Due to the similarity in their names and lustrous appearance, satin and sateen are often mistakenly thought to be the same. Indeed, just like satin, sateen refers to a distinct weaving technique rather than a specific textile. Yet whilst satin is made from long continuous thread, sateen uses short fibres resulting in a thicker, heavier and warmer fabric that is more winter-appropriate than traditional satin. Naturally, polyester, rayon and nylon may certainly be used to create sateen, but 100% cotton is a more popular choice as this produces a high-quality material which looks as luxurious, as it is soft and comfortably breathable.

Fine natural monochrome silk

Difference Between Satin and Silk

Ultimately, the true difference between silk and satin is that silk is a natural fiber fabric, sourced from the larvae of a variety of insects, predominantly moths. On the other hand, satin is a weave – a weave that can be used when spinning a number of different natural or synthetic fibres, including silk, rayon, nylon, cotton and more! It is this weave that results in satin fabric having an ultra smooth glossy appearance on the front, and a duller, rougher appearance at the back, whereas silk has the same look and feel on either side of the fabric.

Of course, the difference between the two is reflected in the difference in price, and choosing whether silk or satin is ideal for you ultimately depends on your budget, and more importantly, what you need it for! Here are some Dukes Avenue recommendations for anyone that might be a bit lost as to whether to buy silk or satin.

Dukes Avenue Recommends: Silk vs Satin

Bedding: the question of silk vs satin often comes up when it comes to bedding, and choosing which of the two is best for your bedroom. When it comes to bedding, silk bedding is highly recommended over satin, particularly for regulating temperature and fighting allergies – remember that silk is naturally antibacterial!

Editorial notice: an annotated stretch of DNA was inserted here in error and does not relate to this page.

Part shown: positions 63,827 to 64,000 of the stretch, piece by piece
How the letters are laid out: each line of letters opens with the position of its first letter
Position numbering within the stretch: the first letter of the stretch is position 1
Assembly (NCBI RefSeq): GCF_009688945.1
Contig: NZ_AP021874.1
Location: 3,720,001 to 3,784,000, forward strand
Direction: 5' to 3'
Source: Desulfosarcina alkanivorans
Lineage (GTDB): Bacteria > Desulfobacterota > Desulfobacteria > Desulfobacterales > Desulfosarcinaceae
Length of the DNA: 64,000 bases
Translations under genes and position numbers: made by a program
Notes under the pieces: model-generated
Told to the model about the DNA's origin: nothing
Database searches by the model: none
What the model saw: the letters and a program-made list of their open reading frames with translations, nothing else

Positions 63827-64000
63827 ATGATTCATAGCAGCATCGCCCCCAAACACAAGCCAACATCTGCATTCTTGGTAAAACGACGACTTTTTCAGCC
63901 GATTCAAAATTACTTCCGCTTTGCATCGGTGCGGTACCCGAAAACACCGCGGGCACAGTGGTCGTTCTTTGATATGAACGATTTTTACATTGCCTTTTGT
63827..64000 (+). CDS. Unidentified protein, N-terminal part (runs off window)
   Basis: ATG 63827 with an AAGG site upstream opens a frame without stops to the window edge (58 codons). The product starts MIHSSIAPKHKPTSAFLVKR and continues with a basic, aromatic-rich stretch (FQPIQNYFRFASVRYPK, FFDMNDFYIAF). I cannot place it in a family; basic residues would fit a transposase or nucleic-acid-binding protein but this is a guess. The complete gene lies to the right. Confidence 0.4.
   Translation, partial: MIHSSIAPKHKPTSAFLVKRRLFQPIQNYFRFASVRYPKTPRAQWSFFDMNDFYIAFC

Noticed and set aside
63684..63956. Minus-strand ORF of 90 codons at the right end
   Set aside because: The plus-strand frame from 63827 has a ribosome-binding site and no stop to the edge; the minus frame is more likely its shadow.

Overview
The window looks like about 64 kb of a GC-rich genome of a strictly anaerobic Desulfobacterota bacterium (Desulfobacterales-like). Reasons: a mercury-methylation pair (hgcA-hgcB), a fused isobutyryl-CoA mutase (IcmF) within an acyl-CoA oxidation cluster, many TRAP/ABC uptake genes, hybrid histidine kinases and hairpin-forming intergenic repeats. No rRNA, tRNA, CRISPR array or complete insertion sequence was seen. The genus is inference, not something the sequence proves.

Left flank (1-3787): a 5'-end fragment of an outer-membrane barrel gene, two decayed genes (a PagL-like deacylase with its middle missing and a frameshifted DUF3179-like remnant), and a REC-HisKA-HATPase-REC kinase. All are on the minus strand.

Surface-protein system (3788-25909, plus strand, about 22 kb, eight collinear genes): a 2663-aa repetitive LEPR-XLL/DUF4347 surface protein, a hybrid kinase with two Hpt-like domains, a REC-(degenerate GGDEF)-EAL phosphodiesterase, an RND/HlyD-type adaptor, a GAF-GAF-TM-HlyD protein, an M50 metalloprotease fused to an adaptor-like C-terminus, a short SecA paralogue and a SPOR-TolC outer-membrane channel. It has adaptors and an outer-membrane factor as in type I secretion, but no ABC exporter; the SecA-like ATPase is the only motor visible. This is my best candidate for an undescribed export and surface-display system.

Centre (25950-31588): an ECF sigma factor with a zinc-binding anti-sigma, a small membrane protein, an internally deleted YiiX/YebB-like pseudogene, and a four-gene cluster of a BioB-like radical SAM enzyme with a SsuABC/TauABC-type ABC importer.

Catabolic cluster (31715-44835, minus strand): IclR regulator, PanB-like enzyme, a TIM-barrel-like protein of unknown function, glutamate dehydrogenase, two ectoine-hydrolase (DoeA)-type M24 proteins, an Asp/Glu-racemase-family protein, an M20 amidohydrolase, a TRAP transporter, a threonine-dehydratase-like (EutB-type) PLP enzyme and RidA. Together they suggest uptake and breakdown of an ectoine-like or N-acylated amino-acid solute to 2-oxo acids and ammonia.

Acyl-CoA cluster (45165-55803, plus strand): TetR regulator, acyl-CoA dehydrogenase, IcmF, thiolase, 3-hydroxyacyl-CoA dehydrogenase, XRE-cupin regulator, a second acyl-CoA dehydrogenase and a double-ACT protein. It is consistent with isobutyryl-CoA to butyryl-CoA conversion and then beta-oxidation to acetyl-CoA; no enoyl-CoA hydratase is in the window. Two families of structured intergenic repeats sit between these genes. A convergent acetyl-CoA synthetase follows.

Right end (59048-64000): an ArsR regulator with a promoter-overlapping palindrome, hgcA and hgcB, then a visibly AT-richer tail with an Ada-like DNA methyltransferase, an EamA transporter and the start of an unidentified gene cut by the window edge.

As with everything, there is always a ‘but‘. Whilst silk maybe be optimal for your comfort, it is of course much more expensive and can be difficult to maintain – it should be dry cleaned rather than machine washed to avoid the risk of ruining the fabric! If silk falls out side of your price range or the thought of sending it out for weekly dry cleaning puts you off, why not try Egyptian cotton instead? Egyptian cotton is the highest quality yarn available, is great at insulating, can be machine washed and is a little less expensive than silk!

Pillowcases: the exception when it comes to bedding, however, is the pillowcase. If investing in an entire set of silk bed linen is not an option, you may want to consider trying a silk pillowcase alone. This will work out far less costly, and your face and hair will stand to reap the all benefits of silk pillowcases including the prevention of wrinkles and frizzy curly hair, whilst improving hair and skin hydration. Be sure to give our article on silk vs satin pillowcases a read too!

Pyjamas and Dressing Gowns: this one is really down to personal preference. If you prefer all natural nightwear, then silk is definitely the fabric you’re looking for. If you have no preference as to whether the fabric is natural or manmade, it then boils down to the appearance and budget.

Satin can have more of a rich, thicker feel to it so may breathe a little less than you would like it to. It also appears differently on each side of the fabric, with one side being more glossy and the other having a more matte appearance. On the other hand, silk has the same appearance on either side, and is more fluid and breathable. Lastly, silk is great at absorbing humidity and moisture, so will absorb any sweat produced whilst you sleep. For these reasons, we personally prefer silk for any pyjamas, luxury dressing gowns or any kind comfy clothing for the evening.

Shirts: when it comes to shirts, or any other item of clothing, whether you prefer silk or satin is all down to personal preference. For the many reasons already listed, silk is by far the premium option, yet anyone looking for a smart shirt that can be easily washed in a washing machine (instead of having to be dry cleaned or handwashed) should go for satin. Whether satin or silk, both can help in making you feel more polished.

Accessories: when it comes to accessories, satin is perfect when simply looking for a fashion accessory like a clutch bag or silky-looking shoes. The same smart effect is achieved, whilst benefitting from the superior strength of synthetic fibres, and not to mention, easier to clean!